Dr. Jian Gong’s Academic Website

Welcome to my webspace. I am a postdoc researcher at MIT. I was born in Northeastern China, in a city called Shenyang. I came to the United States at the age of 19 and have studied and worked here for more than 15 years. I’ve lived and worked in Paris, France for 3 years. I am now living in Cambridge, Massachusetts, USA with my wife, a textile artist fom Mexico, and our son, who is 7 years old. My wife and I are makers in our hearts and soul. In addition to my research, I enjoy crafting, fixing, inventing and making strange things in our home studio and small machine shop.


I investigate life’s origins and their records in the distant past and beyond our own planet amongst the stars. To do this, I take an environment-centered and holistic approach to investivate life’s origins. My primary toolkit to answer questions regarding early environment is via controlled experiments in the laboratory and in the field. By collecting rich environmental data from state-of-art sensors, and by modifying the environment and probing for responses, my research centers on resolving interactions between life and the environment, and track co-evolutionary relationships between the two.

My research is interdisciplinery and curiosity driven. It crosses academic disciplines such as Geology, Geochemistry, Geomicrobiology, Paleoentology, Ecology, Earth Evolution, Data Science and more. Here I state the high-level objectives while much more detailed descriptions for each topic can be found in the Projects page.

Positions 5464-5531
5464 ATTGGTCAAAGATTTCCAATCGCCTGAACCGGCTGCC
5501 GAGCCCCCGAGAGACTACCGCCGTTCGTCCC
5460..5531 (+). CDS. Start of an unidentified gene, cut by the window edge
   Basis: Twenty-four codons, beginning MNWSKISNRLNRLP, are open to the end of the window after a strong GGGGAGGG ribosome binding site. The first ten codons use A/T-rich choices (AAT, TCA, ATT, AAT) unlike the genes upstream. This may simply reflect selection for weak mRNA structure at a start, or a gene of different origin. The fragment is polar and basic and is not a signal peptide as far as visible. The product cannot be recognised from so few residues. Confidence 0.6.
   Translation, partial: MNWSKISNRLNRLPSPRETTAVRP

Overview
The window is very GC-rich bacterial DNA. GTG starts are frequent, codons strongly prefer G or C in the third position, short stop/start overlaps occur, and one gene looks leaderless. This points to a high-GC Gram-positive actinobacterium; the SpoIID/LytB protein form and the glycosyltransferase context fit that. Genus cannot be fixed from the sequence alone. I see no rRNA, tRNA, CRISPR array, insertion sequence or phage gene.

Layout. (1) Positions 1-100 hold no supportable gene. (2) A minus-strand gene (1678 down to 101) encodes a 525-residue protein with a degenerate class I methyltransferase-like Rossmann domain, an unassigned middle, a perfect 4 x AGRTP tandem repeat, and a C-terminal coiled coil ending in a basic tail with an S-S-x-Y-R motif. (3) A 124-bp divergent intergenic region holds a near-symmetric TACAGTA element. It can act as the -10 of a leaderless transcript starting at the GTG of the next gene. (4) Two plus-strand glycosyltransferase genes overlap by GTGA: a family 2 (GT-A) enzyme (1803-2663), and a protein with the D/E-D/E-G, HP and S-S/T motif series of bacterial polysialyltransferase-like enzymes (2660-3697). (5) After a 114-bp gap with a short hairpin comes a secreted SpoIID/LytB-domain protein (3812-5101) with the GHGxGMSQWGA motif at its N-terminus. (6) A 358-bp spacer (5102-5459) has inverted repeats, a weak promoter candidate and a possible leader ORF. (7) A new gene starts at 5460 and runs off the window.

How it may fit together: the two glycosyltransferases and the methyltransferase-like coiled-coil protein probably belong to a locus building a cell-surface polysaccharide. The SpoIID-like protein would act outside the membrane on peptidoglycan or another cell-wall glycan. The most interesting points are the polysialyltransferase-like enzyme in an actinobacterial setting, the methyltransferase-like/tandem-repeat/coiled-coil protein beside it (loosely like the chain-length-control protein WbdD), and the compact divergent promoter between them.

Topic 1: Primitive surface environments on early Earth/Mars (Astrobiology)

My current research at MIT is motivated by recent analog experimental observations that fine-grained basalt-water interactions under a high pCO2 anaerobic atomsphere at and below room-temperature conditions are highly conductive to hydrogen gas production due to low redox potential. At the same time, an amorphous phase that resemble Fe-rich clay minerals were rapidly forming. At this low redox potential, it appears that organic synthesis is possible and can form a primitive carbon cycle. I am currently investigating this system and excited about the prospects of this research for astrobiology. Publications of this work will come out very soon. Please stay tuned.

Topic 2: Fossilization mechanisms

I take laboratory and field experimental approaches to investigate the process of microbial fossil formation. Central to this research is to understand three kinds of common materials: amorphous silica, carbonate and silicate (clay) minerals that are very important at preserving the morphological and chemical signatures of life. These materials also work in very different ways. My innovation and contribution in this research is to design and build efficient data logging and data analytics platforms that can help track solution composition, electrochemistry and physical environmental characterics during mineralization and fossilization.

Topic 3: Microbial sedimentology

I also investigate physical sedimentological structure formation in relation with microbial community growth and other activities, such as motility, metabolisms and production of exopolymers. Some examples under this topic are stromatolite formation, microbial hydrodynamic responses under fluid flow, and